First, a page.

FIFA has taken measures to protect broadcast rights for the FIFA World Cup by initiating legal action against ‘beoutQ’, a pirate network providing illegal streams of the tournament in Russia.
In a short statement on its website, FIFA announced it “has observed that the pirate entity named ‘beoutQ’ continues to use illegally the 2018 FIFA World Cup™ broadcast signal”.
“Accordingly, FIFA has engaged counsel to take legal action in Saudi Arabia and is working alongside other sports rights owners that have also been affected to protect its interest.
“FIFA urges the authorities of Saudi Arabia and of the different countries where these illegal activities have been observed to support us in the fight against piracy.”
Acccording to The Independent, this isn’t just any pirate network.
Based in the Middle East, beoutQ reportedly spawned from a diplomatic crisis between Qatar and four other nations – United Arab Emirates, Saudi Arabia, Bahrain and Egypt – who all cut ties with the 2022 World Cup host due to its alleged links with terrorism.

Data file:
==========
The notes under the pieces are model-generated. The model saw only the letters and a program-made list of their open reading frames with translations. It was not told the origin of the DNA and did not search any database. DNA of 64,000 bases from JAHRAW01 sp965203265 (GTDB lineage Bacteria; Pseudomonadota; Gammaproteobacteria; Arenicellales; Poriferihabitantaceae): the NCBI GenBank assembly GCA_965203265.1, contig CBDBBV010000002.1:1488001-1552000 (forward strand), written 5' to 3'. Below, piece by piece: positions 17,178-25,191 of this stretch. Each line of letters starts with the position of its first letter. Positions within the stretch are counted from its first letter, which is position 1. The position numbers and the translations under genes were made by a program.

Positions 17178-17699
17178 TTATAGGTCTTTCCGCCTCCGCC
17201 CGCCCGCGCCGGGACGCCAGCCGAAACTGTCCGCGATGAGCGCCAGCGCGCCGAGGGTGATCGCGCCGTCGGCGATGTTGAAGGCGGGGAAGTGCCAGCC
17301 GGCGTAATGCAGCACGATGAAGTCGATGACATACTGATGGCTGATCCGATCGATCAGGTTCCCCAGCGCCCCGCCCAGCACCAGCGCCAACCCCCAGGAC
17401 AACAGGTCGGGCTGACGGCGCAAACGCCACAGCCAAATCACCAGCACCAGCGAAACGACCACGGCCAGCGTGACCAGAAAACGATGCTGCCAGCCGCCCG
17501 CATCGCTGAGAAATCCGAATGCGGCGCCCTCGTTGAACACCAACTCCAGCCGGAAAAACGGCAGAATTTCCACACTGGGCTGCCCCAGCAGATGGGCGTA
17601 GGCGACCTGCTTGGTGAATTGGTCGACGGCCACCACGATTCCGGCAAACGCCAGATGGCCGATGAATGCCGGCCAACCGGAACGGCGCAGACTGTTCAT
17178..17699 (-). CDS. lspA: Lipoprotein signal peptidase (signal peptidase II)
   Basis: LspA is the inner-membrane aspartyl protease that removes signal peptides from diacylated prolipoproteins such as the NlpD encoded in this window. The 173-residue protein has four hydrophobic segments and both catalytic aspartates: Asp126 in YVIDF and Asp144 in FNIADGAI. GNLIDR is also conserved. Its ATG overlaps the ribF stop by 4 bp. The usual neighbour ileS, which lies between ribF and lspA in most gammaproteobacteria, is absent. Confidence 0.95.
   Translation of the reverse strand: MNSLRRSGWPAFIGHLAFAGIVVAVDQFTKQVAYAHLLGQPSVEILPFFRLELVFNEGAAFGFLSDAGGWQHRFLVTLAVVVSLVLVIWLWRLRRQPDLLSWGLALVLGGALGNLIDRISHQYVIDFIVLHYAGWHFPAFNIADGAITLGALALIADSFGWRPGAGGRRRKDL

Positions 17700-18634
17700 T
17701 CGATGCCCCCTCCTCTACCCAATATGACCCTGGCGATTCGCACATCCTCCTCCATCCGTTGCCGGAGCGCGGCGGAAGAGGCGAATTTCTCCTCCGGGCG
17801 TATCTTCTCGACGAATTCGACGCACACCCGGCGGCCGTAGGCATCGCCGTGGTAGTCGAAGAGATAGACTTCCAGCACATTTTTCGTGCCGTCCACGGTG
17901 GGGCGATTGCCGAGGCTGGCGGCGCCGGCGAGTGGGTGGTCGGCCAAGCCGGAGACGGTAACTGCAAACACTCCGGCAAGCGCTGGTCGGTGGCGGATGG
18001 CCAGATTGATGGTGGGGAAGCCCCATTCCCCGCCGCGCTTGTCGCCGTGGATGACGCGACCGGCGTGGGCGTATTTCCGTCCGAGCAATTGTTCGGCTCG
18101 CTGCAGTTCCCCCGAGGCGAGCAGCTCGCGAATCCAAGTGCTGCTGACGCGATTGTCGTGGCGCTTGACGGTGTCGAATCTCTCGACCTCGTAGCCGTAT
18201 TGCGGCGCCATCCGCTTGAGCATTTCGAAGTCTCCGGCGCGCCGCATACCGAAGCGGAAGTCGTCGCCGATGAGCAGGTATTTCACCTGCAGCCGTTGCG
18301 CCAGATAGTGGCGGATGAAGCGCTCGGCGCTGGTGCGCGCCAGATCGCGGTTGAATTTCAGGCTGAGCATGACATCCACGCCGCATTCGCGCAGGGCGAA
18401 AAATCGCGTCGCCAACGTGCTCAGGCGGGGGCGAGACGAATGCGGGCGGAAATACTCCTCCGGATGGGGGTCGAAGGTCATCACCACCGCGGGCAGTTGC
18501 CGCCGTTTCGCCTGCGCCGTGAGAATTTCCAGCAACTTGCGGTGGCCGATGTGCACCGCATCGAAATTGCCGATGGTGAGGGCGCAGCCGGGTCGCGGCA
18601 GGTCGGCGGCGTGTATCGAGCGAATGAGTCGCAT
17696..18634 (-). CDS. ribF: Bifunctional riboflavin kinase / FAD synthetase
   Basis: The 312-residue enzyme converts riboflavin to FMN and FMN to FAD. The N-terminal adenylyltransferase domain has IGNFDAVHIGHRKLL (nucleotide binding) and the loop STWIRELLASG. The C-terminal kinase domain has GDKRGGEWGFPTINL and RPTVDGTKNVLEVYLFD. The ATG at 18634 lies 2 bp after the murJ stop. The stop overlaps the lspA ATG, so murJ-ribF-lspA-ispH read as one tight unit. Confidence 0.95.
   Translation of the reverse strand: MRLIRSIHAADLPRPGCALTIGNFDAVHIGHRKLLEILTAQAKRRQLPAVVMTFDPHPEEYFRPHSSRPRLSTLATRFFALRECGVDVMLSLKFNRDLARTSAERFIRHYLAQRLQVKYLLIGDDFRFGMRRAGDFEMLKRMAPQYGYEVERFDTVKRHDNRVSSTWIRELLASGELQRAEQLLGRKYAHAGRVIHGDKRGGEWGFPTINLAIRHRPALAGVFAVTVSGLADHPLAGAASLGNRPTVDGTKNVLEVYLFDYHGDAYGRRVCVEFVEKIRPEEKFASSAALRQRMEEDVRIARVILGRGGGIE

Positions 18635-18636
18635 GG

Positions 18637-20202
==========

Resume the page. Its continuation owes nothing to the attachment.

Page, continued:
Unfortunately for football fans, Qatar-based beIN Sports was given full broadcast rights in the region for the 2018 FIFA World Cup and failed to reach agreements with broadcasters in any of the aforementioned countries.
Naturally, it was only a matter of time before an illegal stream surfaced. It was beoutQ who pounced on the opportunity, hijacking the beIN Sports stream and broadcasting it in Saudi Arabia with a geo-block.
But beoutQ quickly grew its network to a point where it offered 10 beIN channels to users throughout the Middle East, with an infrastructure resembling a legitimate corporate entity complete with advertising deals, a subscription model and set-top boxes – despite illegally obtaining 100% of its content.